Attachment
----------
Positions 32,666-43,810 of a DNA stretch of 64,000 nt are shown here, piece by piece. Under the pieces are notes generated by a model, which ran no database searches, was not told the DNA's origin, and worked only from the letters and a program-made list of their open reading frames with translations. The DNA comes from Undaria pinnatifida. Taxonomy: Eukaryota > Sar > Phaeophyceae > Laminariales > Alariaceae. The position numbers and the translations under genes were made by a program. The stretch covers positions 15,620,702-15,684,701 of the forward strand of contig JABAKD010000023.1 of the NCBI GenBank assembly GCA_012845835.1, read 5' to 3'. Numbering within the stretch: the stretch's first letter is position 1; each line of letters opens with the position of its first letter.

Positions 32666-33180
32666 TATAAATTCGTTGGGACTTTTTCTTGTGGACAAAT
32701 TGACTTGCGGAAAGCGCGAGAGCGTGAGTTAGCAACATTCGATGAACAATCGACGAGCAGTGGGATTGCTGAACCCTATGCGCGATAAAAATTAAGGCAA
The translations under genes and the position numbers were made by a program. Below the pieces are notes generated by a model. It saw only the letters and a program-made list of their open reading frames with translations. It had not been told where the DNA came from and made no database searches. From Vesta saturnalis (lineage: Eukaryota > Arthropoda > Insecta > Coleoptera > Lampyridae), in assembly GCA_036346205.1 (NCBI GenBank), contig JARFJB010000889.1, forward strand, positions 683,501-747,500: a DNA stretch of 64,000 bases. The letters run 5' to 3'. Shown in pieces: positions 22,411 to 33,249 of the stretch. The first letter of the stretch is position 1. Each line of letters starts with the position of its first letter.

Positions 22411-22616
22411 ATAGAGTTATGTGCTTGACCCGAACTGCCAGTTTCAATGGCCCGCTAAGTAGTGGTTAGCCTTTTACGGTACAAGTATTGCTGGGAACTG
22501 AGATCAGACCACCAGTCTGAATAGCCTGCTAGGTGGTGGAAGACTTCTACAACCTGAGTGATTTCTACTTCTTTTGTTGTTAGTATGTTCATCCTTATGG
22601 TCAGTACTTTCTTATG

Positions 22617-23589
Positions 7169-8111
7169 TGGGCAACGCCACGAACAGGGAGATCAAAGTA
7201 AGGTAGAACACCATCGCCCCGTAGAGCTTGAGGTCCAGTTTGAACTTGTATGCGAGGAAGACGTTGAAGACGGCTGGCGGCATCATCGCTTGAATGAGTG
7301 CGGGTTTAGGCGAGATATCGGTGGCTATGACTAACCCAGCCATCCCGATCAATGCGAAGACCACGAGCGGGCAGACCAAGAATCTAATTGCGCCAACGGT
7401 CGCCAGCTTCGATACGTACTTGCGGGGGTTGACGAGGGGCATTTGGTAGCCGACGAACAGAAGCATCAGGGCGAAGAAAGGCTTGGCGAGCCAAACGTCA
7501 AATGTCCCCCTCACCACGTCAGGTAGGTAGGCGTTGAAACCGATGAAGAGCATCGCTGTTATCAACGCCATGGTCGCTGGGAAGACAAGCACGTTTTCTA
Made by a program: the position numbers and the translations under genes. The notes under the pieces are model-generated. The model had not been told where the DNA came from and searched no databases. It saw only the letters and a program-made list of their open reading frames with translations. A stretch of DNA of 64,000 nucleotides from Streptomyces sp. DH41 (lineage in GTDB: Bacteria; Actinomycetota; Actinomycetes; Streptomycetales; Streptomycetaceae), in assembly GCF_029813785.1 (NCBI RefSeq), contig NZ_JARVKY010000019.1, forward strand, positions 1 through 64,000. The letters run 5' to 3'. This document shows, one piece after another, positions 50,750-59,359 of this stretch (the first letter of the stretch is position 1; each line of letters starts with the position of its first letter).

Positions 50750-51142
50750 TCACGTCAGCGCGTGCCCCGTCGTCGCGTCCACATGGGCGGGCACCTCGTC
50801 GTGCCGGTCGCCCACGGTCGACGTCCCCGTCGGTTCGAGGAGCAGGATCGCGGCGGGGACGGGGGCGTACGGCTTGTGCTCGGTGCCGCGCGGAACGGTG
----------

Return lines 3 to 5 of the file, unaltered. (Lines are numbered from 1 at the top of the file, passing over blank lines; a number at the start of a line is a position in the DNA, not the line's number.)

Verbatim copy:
32666 TATAAATTCGTTGGGACTTTTTCTTGTGGACAAAT
32701 TGACTTGCGGAAAGCGCGAGAGCGTGAGTTAGCAACATTCGATGAACAATCGACGAGCAGTGGGATTGCTGAACCCTATGCGCGATAAAAATTAAGGCAA
The translations under genes and the position numbers were made by a program. Below the pieces are notes generated by a model. It saw only the letters and a program-made list of their open reading frames with translations. It had not been told where the DNA came from and made no database searches. From Vesta saturnalis (lineage: Eukaryota > Arthropoda > Insecta > Coleoptera > Lampyridae), in assembly GCA_036346205.1 (NCBI GenBank), contig JARFJB010000889.1, forward strand, positions 683,501-747,500: a DNA stretch of 64,000 bases. The letters run 5' to 3'. Shown in pieces: positions 22,411 to 33,249 of the stretch. The first letter of the stretch is position 1. Each line of letters starts with the position of its first letter.